By Fern Gillespie
Our Time Press was proud to be a co-sponsor of an intimate evening at Billie Holiday Theatre that honored Brooklyn’s historic two-time Pulitzer Prize winning playwright Lynn Nottage. A third generation Brooklynite, Nottage is the first woman playwright to earn two Pulitzer Prizes in theatre. Her first was the drama Ruined about the plight of women in the civil war-torn Democratic Republic of Congo, which also earned OBIE, Lucille Lortel, New York Drama Critics’ Circle, Audelco, Drama Desk, and Outer Critics Circle Awards. This year, Sweat, about factory workers in a Pennsylvania steel-town, was awarded a Pulitzer.
It was a poignant program. Nottage’s Yale School of Drama classmates Yvonne Joyner Levette and Shay Wafer, Executive Director, 651 ARTS, recalled their budding friendships in the late 1980s as Black women grad students penning plays during the historic era of August Wilson and Dean Lloyd Richards at Yale. “Lynn gives you complete people,” said Levette.
Singer Carol Maillard of Sweet Honey In The Rock opened the salute with a song of empowerment. Dr. Indira Etwaroo, Executive Director, Restoration Art & The Billie Holiday Theatre spoke out about the importance of women’s voices in theater, especially the voices of women of color. She discussed 50in50: Writing Women Into Existence, a project curated by playwright and Lynn Nottage mentee Dominique Morisseau. Speakers also included Mandy Hackett, Associate Artistic Director, The Public Theater and BRIC Media Arts Board members Toni Yuille Williams who recruited Lynn for the BRIC Board, and Emily Harney, BRIC Deputy Director for Programming Initiatives,
There were readings of plays from different stages in Nottage’s career. Her first New York production Crumbs From The Table of Joy had a surprise introduction by veteran actor Joe Morton, Scandals’ Papa Pope, who directed this play for Nottage at Second Stage Theatre in 1995. A moving monologue was performed by Mandi Madsen. “Lynn went from fledging playwright to Pulitzer Prize playwright,” remarked Morton. A scene from award-winning Intimate Apparel, the tale of a Black seamstress during the early 20th century, was performed by Lynda Gravatt. The powerful Ruined monologue was performed by Quincy Tyler Bernstine. Her current critically acclaimed Broadway drama Sweat had a performance by Tony nominee Michele Wilson.
“Her plays deal with the business of being good, bad and ugly in communities dealing with tumultuous events. Like all the greatest writers, she delves deeply in journey in the daily joys and pains of humanity. A legend in her own time with an incredibly beautiful mind,” pointed out Gordon Chambers, a Brown University friend and classmate, who is a Grammy winning songwriter (Anita Baker’s “I Apologize”) and the former entertainment editor of Essence Magazine. Chambers, who lives in Brooklyn, had a special salute in song.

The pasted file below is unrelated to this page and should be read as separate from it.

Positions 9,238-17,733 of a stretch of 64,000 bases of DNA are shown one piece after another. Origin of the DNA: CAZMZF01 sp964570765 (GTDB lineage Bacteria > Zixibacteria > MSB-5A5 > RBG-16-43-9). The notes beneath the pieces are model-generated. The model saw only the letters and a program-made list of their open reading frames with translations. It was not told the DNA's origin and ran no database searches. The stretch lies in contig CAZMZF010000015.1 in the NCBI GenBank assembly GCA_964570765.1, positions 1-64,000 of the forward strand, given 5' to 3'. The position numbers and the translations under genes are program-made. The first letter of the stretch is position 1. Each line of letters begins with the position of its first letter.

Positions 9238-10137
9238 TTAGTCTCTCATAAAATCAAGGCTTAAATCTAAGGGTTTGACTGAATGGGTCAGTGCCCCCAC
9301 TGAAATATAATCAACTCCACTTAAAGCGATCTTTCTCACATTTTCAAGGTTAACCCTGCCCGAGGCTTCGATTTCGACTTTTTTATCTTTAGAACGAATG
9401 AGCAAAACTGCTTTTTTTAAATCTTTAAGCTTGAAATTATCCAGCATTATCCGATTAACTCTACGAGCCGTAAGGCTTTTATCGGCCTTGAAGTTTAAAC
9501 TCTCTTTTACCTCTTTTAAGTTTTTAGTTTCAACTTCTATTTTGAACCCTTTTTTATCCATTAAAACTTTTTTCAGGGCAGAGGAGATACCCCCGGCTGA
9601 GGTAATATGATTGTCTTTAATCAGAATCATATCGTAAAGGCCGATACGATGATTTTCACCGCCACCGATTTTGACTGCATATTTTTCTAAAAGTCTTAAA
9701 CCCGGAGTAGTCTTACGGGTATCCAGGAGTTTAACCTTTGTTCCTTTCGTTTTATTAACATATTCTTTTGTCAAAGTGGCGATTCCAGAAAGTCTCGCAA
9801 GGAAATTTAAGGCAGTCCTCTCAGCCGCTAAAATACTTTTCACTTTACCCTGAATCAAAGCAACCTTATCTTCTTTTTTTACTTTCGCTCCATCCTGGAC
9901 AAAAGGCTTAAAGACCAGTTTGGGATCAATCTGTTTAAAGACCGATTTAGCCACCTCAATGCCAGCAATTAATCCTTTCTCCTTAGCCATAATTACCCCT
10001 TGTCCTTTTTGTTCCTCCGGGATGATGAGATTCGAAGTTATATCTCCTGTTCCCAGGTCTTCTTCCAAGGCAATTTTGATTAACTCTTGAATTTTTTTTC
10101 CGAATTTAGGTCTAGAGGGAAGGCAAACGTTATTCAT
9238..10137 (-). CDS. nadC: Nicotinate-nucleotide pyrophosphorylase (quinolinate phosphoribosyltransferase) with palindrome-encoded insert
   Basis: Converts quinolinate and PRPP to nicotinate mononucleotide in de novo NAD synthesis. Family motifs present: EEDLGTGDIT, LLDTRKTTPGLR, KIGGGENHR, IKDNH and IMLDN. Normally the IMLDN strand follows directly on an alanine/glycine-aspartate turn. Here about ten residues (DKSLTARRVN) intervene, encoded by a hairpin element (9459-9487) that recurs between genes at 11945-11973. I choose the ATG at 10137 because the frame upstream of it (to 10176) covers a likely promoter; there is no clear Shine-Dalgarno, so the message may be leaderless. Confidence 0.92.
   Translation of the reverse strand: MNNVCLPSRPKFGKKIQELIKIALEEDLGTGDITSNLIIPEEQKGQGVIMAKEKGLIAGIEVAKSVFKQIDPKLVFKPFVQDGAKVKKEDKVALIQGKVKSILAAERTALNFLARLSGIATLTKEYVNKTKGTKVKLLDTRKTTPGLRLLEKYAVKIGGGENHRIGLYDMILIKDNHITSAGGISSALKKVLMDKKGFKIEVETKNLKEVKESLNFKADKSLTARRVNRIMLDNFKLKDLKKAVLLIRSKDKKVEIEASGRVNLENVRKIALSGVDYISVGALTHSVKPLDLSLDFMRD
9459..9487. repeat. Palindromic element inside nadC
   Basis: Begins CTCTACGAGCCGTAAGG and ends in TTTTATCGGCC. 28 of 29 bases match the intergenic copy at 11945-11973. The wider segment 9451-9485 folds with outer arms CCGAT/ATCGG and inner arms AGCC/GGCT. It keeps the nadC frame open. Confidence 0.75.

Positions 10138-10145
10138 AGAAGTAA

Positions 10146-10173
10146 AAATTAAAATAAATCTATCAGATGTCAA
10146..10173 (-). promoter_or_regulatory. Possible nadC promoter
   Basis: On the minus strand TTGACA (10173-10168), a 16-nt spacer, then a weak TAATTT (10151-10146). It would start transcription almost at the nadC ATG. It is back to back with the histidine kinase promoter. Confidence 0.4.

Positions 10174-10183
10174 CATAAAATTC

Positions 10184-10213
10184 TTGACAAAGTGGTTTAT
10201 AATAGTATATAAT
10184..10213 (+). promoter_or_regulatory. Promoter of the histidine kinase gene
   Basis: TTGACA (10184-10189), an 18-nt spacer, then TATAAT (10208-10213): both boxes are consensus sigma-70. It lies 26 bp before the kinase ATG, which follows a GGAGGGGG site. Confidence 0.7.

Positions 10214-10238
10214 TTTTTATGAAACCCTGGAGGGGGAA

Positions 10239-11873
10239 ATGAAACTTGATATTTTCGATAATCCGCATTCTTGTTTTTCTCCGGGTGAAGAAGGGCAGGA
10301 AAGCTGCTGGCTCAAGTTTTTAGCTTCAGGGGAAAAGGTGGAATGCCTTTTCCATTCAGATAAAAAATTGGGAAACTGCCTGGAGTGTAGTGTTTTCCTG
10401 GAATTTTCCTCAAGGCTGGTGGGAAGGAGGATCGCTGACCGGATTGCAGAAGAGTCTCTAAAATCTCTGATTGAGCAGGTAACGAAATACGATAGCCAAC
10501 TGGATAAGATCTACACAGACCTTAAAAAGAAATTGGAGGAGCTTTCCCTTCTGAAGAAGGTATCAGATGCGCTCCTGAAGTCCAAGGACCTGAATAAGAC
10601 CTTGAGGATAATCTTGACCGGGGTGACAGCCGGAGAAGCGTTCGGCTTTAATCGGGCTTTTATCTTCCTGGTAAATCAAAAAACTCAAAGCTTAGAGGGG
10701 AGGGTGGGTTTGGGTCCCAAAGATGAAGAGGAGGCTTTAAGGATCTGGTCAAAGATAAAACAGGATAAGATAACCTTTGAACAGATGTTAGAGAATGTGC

Nottage is the recipient of a PEN/Laura Pels Master Playwright Award, Literature Award from The Academy of Arts and Letters, Columbia University Provost Grant, Doris Duke Artist Award, Steinberg “Mimi” Distinguished Playwright Award, Nelson A. Rockefeller Award for Creativity, The Dramatists Guild Hull-Warriner Award, the inaugural Horton Foote Prize,Helen Hayes Award, the Lee Reynolds Award, and the Jewish World Watch iWitness Award. Her
other honors include the National Black Theatre Fest’s August Wilson Playwriting Award, a Guggenheim Grant, Lucille Lortel Fellowship and Visiting Research Fellowship at Princeton University and a MacArthur “Genius Grant” Fellowship.
“Lynn has remained humble in spirit as I remember on campus in Brown University in the late 80’s. I remember her always being soft-spoken, astute and possessing the powerful aura of a witness, an observer. A legend in her own time with an incredibly beautiful mind,” said Chambers. “She makes me incredibly proud.”
Balancing her career as a Columbia University professor and life as a mom, Nottage has a plethora of prolific projects exploring images of Black women in the works this year. She’s a producer and writer working with Spike Lee on the Netflix series of She’s Gotta Have It. The Secret Life of Bees, the famed film that starred Queen Latifah, Jennifer Hudson and Alicia Keys will have a musical adaption with the book by Nottage as part of the Powerhouse Theater summer season, which is presented by Vassar College and New York Stage and Film. Also, Nottage has an opera on Intimate Apparel in development.
As a child growing up in Bed Stuy, the Billie Holiday Theatre was her introduction to the power of Black theatre. Standing onstage and looking out into the audience of the newly renovated theatre, Nottage remarked: “I don’t think that I would be an artist if this stage didn’t exist.”